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CPE offers flexibility on college readiness standards during pandemic

Campuses have opportunity to assess readiness indicators and student placement

FRANKFORT, Ky. — The Kentucky Council on Postsecondary Education (CPE) is allowing greater flexibility for the 2020-21 academic year in how campuses assess student readiness for college-level work.

CPE’s college readiness standards, outlined in state regulation, help campuses determine course placement following admission to a public institution. Students who fail to meet the standards must take co-requisite courses, which allow students to obtain academic help while still earning college credit. They also receive support through peer tutoring, extra instruction time or other activities.

In a typical year, Kentucky calls on campuses to measure readiness for course placement through one or more of the following standardized tests: the ACT, SAT, KYOTE and GED exams, along with the ALEKS assessment program. However, added flexibility for 2020-21 clears the way for institutions to determine their own readiness measures this fall.

Melissa Bell, vice president for academic affairs and student success at CPE, said COVID-19 has made standardized testing more difficult, if not impossible in some cases. She said institutions requested the added flexibility this year with students in mind.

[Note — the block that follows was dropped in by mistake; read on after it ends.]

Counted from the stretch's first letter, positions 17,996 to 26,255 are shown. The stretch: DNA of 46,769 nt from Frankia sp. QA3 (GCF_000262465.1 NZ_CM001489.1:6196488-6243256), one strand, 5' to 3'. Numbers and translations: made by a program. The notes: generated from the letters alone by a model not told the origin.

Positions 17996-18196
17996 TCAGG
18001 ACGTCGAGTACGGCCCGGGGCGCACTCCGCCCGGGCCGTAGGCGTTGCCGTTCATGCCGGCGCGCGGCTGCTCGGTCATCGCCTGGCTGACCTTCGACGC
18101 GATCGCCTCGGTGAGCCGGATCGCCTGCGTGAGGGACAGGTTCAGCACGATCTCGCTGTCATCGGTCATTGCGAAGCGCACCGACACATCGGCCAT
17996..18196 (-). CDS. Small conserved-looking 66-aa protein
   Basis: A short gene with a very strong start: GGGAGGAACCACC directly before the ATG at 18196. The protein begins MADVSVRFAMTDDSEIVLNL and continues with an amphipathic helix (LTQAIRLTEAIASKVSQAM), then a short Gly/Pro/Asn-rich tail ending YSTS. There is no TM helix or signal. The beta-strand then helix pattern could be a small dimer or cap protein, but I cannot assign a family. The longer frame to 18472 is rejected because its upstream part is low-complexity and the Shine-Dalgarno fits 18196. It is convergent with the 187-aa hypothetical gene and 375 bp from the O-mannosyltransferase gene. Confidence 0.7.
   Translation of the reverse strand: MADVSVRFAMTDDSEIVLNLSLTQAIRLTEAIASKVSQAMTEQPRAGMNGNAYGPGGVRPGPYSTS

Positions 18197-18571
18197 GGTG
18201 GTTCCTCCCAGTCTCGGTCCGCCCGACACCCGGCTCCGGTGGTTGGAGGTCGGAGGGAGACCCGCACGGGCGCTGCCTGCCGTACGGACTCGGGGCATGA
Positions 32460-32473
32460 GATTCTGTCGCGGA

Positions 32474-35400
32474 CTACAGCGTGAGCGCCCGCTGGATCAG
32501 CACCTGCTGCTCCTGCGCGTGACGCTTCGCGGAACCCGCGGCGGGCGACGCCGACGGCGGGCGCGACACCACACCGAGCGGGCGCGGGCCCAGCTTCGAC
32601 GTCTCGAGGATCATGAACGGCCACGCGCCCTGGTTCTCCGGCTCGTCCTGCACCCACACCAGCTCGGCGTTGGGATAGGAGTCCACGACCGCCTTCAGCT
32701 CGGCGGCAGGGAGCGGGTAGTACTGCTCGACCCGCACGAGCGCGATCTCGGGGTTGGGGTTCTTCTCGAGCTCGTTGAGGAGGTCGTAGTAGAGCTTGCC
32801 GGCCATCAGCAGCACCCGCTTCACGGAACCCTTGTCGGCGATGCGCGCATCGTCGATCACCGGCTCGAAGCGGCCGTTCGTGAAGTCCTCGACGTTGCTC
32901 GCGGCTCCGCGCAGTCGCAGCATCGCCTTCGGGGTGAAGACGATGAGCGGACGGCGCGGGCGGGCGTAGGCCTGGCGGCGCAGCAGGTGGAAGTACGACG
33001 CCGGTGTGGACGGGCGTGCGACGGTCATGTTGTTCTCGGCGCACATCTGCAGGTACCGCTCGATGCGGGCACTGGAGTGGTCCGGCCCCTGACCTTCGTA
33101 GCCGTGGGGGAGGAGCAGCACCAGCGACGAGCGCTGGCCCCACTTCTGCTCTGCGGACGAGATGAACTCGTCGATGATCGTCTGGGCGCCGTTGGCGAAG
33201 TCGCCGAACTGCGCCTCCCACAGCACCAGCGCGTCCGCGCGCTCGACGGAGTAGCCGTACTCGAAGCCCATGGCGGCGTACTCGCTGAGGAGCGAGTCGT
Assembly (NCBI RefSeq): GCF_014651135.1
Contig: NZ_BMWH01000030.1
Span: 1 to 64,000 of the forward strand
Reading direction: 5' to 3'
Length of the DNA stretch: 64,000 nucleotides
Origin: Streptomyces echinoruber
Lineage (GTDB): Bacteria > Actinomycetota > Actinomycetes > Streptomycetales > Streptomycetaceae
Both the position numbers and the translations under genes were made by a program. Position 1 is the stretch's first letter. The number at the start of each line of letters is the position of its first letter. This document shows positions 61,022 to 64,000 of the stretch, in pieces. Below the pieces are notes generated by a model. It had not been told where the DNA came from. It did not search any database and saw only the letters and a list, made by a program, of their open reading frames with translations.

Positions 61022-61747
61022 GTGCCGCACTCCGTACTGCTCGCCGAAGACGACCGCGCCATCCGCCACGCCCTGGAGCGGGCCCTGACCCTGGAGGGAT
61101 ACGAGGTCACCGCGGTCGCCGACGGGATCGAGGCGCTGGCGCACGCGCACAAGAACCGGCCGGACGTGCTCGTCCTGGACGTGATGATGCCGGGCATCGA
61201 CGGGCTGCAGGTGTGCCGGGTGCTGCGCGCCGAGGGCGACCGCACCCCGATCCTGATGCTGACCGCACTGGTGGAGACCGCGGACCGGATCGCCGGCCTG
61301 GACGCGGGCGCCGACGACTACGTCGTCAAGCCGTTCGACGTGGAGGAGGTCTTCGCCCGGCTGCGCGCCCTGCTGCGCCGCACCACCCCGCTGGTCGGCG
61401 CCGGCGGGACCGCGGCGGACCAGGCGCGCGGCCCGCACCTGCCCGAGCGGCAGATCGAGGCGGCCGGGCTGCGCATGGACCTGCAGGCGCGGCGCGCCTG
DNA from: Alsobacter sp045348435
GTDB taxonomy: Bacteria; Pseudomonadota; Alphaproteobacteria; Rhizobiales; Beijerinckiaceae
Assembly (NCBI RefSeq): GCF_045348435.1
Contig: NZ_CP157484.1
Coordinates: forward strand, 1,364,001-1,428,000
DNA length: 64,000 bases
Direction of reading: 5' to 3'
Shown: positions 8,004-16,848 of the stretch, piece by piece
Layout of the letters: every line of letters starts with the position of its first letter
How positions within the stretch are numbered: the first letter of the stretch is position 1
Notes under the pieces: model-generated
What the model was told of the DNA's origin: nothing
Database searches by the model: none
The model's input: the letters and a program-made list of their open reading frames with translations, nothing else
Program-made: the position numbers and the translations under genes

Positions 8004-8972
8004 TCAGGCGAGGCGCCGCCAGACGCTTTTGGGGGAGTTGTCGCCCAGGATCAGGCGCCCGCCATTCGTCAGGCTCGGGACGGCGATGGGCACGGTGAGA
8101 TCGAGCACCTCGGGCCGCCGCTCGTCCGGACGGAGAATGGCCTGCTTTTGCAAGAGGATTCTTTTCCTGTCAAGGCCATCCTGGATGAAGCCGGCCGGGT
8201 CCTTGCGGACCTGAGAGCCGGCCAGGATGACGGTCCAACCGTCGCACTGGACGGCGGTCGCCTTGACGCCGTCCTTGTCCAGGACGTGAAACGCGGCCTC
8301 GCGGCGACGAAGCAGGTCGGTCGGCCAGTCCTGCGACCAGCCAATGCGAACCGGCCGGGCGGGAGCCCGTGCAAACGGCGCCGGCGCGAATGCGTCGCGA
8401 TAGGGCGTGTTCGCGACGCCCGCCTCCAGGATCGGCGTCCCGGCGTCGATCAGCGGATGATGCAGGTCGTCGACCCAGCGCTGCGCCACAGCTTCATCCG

“We’re facing an unprecedented year for both students and campuses, and that demands some special consideration on the regulatory level,” Bell said. “We also have a unique opportunity to reflect on the true definition of college readiness and consider improvements to our process. Campuses are already innovating on alternative indicators that could help redefine our standards in future years.”

Institutions may choose to continue using the same standards as before, and many Kentucky students likely completed the ACT test before the onset of COVID-19. However, standardized exams produce the best results when proctored – a challenge with online testing – and some students lack internet access for online exams.

The council plans to track readiness and placement decisions across campuses to determine how students are faring amid any changes. The information will provide a basis for possible revisions to the statewide standards moving forward.

Bell said CPE will still hold campuses accountable on statewide performance metrics. She said campuses are as committed as ever to student success, and justifications for using new indicators would still apply once the pandemic has subsided.

Research shows that college-ready students are more likely to graduate on time at less cost, obtain a higher wage job and pay off debt at a faster pace.

The council partners with the Kentucky Department of Education and the Education Professional Standards Board to support college readiness on all levels. That includes middle and high school preparation and advising programs, college support services and teacher preparation programs. CPE also works with postsecondary institutions on dual credit courses, advanced placement and international baccalaureate programs.

“Kentucky has made significant headway in improving college readiness in recent years, and campuses have done an exceptional job supporting students through the outbreak,” Bell said. “Now we have a window to assess our gains and implement some upgrades overall. We look forward to seeing how campuses meet the challenge.”